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Patenting Repurposed Drugs: Overcoming Subject Matter Eligibility, Prior Art, and Obviousness Hurdles

Recording of a 90-minute premium CLE video webinar with Q&A

This program is included with the Strafford CLE Pass. Click for more information.
This program is included with the Strafford All-Access Pass. Click for more information.

Conducted on Thursday, April 11, 2024

Recorded event now available

or call 1-800-926-7926

This CLE course will guide counsel on patenting repurposed drugs. The panel will examine the interplay between FDA exclusivity and patent exclusivity, key considerations when seeking to patent a repurposed drug, and addressing novelty and obviousness hurdles. The panel will discuss how to address these challenges in a manner that maximizes product exclusivity.


The development of new drugs is typically a long, expensive, and arduous process with a high failure rate. Consequently, companies seek to repurpose previously approved drugs to treat conditions that were not originally intended or approved, or to market a new dosage form. Alternatively, drug candidates that failed to meet a clinical endpoint but have shown some positive attributes can be investigated for a new use. The repurposing of drugs may cost significantly less with a shorter development timeline.

Obtaining patent protection can be challenging because the drugs involved are already known and uses and various dosage forms may already be disclosed in the prior art. Without patent protection or FDA exclusivity, commercialization of the drug is not likely.

As with all patents, repurposed drugs often face the hurdles of subject matter eligibility, novelty, and obviousness. Usually, repurposed drugs are subject matter eligible, but the claims should be carefully written to minimize the likelihood of Section 101 issues. The Section 102 requirement that the repurposed drug be novel can be challenging as there may be a lot of prior art. Obviousness under Section 103 may pose the most significant challenge as Section 103 rejections can be difficult to overcome without at least some evidence of secondary indicia.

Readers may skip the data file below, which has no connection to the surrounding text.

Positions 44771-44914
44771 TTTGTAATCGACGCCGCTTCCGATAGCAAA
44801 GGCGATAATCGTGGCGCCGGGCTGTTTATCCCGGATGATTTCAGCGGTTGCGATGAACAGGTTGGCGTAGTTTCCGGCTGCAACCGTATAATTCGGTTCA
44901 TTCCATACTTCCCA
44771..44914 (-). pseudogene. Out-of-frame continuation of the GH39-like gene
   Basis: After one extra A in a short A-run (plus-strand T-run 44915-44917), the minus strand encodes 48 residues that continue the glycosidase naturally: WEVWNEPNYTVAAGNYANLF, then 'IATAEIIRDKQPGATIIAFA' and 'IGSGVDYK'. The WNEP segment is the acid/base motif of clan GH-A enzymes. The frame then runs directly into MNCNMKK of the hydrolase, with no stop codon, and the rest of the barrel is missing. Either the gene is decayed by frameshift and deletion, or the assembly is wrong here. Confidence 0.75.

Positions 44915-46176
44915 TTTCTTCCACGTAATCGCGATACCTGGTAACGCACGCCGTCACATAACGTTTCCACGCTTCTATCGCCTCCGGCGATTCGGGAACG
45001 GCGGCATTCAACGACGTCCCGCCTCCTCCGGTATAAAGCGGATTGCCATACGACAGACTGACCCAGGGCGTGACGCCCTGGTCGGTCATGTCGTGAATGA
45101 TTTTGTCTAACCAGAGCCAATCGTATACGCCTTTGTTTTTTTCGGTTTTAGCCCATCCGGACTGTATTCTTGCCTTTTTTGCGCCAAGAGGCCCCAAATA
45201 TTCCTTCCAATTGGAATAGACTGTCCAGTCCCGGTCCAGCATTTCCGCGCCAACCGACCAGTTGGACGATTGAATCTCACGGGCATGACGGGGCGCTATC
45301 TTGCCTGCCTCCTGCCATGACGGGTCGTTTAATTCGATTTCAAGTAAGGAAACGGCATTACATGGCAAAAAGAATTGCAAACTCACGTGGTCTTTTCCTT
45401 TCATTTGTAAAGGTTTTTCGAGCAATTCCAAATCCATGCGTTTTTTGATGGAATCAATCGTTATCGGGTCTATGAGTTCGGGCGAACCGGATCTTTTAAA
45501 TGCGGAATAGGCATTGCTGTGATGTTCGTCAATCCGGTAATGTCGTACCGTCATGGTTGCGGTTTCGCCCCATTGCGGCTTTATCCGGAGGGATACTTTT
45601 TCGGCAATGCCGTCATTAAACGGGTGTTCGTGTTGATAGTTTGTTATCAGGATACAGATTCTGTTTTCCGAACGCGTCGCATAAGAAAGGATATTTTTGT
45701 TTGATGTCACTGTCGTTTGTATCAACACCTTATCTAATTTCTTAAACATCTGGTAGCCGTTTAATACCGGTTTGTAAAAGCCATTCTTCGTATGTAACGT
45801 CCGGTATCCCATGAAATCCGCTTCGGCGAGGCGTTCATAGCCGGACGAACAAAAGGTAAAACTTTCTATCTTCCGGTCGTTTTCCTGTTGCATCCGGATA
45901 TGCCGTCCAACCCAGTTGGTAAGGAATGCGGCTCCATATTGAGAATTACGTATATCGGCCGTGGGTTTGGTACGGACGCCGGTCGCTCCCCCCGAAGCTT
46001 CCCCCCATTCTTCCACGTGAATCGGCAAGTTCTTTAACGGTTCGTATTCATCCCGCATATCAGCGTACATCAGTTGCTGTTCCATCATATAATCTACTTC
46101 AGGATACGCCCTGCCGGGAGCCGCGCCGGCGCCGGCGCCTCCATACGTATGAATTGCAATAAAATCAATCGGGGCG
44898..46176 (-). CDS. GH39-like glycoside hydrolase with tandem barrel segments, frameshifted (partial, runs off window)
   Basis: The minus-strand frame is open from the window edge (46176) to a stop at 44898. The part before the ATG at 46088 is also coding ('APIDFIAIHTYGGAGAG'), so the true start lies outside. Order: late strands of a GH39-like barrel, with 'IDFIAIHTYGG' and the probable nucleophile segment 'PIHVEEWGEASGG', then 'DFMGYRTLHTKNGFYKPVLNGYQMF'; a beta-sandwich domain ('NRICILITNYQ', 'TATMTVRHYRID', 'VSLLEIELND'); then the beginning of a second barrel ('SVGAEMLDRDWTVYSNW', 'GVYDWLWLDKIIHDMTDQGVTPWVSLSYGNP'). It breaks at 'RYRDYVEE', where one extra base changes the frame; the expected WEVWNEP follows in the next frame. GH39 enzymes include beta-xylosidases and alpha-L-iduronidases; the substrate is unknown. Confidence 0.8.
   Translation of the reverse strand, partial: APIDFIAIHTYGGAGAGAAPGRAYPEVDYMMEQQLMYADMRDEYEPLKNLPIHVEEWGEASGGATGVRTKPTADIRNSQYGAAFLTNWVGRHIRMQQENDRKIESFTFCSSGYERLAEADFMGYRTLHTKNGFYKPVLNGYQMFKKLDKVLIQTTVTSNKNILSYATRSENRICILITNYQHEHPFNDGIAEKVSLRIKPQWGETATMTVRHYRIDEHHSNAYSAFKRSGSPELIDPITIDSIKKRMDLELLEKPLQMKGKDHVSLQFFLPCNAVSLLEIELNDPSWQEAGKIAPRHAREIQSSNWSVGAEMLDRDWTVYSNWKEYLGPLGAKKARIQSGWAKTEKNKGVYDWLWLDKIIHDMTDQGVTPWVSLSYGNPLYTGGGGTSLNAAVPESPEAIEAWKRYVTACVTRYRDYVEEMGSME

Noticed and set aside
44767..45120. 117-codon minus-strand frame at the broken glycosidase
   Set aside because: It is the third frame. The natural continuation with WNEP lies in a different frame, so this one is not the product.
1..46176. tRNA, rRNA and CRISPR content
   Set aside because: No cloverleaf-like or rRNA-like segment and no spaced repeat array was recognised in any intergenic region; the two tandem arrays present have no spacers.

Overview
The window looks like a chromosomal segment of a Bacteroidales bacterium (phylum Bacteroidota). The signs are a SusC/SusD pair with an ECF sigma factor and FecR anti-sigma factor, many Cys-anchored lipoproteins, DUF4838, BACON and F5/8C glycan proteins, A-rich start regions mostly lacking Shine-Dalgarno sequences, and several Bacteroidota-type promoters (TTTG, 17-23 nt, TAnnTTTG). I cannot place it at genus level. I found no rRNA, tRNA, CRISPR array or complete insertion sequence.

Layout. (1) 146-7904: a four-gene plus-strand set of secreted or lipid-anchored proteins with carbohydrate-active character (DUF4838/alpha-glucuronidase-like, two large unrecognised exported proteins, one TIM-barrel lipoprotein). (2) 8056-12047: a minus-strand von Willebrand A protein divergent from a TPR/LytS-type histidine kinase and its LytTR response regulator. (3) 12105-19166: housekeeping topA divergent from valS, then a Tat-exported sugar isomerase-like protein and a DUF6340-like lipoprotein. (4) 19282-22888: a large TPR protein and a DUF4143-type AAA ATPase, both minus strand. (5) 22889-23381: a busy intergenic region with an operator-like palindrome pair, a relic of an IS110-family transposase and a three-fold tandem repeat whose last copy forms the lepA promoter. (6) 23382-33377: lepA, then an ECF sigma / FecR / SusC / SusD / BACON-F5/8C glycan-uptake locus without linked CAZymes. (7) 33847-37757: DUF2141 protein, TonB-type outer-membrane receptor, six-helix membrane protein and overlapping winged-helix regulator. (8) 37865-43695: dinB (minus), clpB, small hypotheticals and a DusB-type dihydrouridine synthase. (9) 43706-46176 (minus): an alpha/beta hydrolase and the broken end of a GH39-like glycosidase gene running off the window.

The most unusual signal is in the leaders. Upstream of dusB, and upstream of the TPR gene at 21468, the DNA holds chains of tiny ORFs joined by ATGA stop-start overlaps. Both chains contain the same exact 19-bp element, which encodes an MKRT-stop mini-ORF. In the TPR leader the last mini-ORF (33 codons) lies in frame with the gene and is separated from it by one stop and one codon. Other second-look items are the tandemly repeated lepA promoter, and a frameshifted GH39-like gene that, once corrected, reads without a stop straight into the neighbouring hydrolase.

Listen as our authoritative panel of patent attorneys examines key considerations when seeking to patent a repurposed drug. The panel will address subject matter eligibility, novelty, and obviousness hurdles, as well as offer guidance on overcoming these challenges.



  1. Interplay between FDA exclusivity and patent exclusivity
  2. Novelty
  3. Obviousness
  4. Subject matter eligibility
  5. Best practices for overcoming hurdles and patenting repurposed drugs


The panel will review these and other key issues:

  • What evidentiary support should counsel provide to bolster its assertion of validity/patentability for repurposed drugs?
  • What considerations and tactics should patent counsel implement to anticipate and overcome novelty and/or obviousness rejections?
  • How should applicants draft their patent application to reduce the likelihood of rejection?


Covert, John
John M. Covert

Sterne Kessler Goldstein & Fox

Mr. Covert focuses on technologies that involve organic chemistry, such as pharmaceuticals, coatings, fuels, lubricants...  |  Read More

Gillentine, Marsha
Marsha Rose Gillentine, Ph.D.

Sterne Kessler Goldstein & Fox

Dr. Gillentine primarily focuses on the pharmaceutical industry. She is intimately familiar with the Hatch-Waxman Act...  |  Read More

Longsworth, Gaby
Gaby L. Longsworth, Ph.D.

Sterne Kessler Goldstein Fox

Dr. Longsworth is a director in the firm's Biotechnology & Chemical Practice. She is sought out by innovator...  |  Read More

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